LIHUE — Nine of Kauai’s Junior Golfers ranging in the Girls 7-10 division through the Girls 15-18 division will be on the tee Saturday at the Ocean Course at Hokuala when the Hawaii State Junior Golf Association conducts the inaugural Kauai Junior Classic this Saturday and Sunday.
“Players continue to strive to earn valuable points that count towards the HSJGA Player of Year,” said Ryan Toole of the HSJGA. “Others are vying for a coveted spot on the HSJGA Asia Pacific Junior Cup Hawaii Team.”
Kauai players participating in the inaugural tournament include Heiley Kikuchi of Lihue, and Rianna Change of Lihue playing in the Girls 7-10 age grouping.
Chance Wilson of Princeville, Kade Kikuchi of Lihue, and Ryan Chang of Lihue will be part of the field in the Boys 11-12 age division, and Kiara Johnson of Lihue will be in the Girls 11-12 flight.
Jaydon Kyono of Kalaheo will be joined by Deven Kimoto of Lihue in the Boys 15-18 flight, and Taryn Taguma of Lihue will be among the Girls 15-18 division. Kauai has no players in the Girls 13-14, or the Boys 13-14 flights.
Kauai Junior Classic players play to a par 72, the girls 7-10 playing 4,600 yards, the girls 11-12, and the boys 11-12 playing 5,377 yards.
The girls and boys 13-14 flight, and the girls 15-18 flight play 6,277 yards. The boys 15-18 flight will play 6,722 yards.
Kauai’s Junior Golfers will be participating with other Juniors from around the state in this HSJGA sanctioned event.
The Asia Pacific Junior Cup is an annual world-class junior golf tournament that recognizes and rewards the ability of young men and women from Hawaii and Japan while raising awareness and funds for a variety of local charitable organizations.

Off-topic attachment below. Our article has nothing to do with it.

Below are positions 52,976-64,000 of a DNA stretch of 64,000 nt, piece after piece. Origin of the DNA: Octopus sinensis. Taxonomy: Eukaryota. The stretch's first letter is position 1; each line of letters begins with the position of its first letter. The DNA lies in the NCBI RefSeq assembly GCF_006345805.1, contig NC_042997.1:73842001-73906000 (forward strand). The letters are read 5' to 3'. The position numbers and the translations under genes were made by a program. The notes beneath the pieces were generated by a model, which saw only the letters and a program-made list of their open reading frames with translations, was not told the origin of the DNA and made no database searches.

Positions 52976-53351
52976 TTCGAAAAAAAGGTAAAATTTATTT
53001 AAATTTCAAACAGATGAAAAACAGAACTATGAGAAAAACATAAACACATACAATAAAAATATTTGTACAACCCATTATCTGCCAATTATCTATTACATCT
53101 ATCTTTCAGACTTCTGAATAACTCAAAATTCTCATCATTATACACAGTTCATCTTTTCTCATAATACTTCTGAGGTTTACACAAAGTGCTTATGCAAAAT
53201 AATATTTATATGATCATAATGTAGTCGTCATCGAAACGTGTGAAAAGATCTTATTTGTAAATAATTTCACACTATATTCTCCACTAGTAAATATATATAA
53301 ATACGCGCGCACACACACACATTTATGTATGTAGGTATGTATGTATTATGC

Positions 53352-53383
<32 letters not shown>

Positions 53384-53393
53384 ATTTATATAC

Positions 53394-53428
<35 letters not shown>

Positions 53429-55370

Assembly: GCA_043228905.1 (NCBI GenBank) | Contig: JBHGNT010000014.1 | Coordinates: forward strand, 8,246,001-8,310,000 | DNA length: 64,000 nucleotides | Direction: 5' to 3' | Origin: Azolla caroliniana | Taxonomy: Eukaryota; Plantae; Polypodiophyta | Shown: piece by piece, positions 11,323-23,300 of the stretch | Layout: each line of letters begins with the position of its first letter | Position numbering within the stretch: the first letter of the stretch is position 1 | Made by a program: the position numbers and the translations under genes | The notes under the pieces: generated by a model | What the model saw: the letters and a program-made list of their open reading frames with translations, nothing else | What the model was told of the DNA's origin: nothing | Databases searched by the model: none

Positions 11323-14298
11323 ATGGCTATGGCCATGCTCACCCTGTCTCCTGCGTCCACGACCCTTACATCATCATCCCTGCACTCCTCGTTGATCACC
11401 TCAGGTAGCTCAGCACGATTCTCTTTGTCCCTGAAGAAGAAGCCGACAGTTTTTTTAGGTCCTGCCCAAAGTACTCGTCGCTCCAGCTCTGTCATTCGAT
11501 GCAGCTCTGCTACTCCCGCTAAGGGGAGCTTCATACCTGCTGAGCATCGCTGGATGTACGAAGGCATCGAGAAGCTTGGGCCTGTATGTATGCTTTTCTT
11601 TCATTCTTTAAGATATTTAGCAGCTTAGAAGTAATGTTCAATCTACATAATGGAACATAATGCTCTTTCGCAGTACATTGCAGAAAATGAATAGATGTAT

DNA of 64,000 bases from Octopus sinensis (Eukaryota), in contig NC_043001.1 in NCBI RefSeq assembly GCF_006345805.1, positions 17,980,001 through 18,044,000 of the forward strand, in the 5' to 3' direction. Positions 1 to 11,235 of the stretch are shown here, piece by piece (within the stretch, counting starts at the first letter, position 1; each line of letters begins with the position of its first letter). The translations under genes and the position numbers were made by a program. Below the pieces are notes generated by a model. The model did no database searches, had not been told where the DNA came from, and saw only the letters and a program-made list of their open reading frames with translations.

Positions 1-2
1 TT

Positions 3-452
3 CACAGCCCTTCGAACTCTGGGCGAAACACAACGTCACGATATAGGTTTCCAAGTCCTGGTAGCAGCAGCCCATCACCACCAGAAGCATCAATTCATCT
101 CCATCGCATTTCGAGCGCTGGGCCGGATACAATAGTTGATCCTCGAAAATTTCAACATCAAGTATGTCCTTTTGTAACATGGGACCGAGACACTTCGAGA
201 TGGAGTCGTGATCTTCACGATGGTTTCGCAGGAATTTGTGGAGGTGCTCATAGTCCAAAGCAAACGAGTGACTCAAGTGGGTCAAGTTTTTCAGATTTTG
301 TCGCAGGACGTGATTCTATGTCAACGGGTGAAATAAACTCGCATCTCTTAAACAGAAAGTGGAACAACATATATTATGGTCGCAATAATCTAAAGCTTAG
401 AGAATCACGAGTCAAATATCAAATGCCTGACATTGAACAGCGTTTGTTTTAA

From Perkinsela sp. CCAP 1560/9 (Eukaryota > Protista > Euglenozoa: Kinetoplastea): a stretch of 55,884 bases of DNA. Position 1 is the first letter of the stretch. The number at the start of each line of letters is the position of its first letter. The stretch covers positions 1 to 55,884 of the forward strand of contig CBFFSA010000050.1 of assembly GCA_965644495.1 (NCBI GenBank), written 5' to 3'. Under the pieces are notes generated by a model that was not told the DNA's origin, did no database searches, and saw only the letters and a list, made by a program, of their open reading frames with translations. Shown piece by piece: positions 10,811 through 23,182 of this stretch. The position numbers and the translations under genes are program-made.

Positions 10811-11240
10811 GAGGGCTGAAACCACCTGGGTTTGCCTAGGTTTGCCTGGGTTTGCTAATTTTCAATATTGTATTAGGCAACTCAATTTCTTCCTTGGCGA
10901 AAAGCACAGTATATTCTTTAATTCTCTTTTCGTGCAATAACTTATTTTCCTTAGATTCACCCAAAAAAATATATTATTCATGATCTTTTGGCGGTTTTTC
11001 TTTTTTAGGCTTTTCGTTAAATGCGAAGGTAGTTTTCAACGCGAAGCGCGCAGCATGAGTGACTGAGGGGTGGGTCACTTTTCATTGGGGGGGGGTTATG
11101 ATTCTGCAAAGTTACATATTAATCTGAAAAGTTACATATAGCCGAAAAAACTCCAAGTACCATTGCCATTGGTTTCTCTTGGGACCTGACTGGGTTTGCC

The APJC, celebrating its 11th anniversary this year, is an educatisonal and recreational vehicle by which talented young men and women from different cultures compete in a positive and friendly atmosphere with the potential of creating long-lasting bonds.
Starting with a vision by Mark Wang, president of Hilton Grand Vacations Club, and Mary Bea Porter-King, the HSJGA president, the tournament wanted to foster goodwill between Hawaii and international players in a fun Ryder Cup style tournament.
Originally, the plan was to have the event rotate back and forth between Japan and Hawaii, but due to certain logistics of international coordination, the event was kept at the Waikoloa Kings’ Course on the Big Island for the past nine years. It went to Japan for the first time in 2016, and 2017 before rotating back to the Big Island in 2018.
Dennis Fujimoto, staff writer and photographer, can be reached at 245-0453 or email@example.com.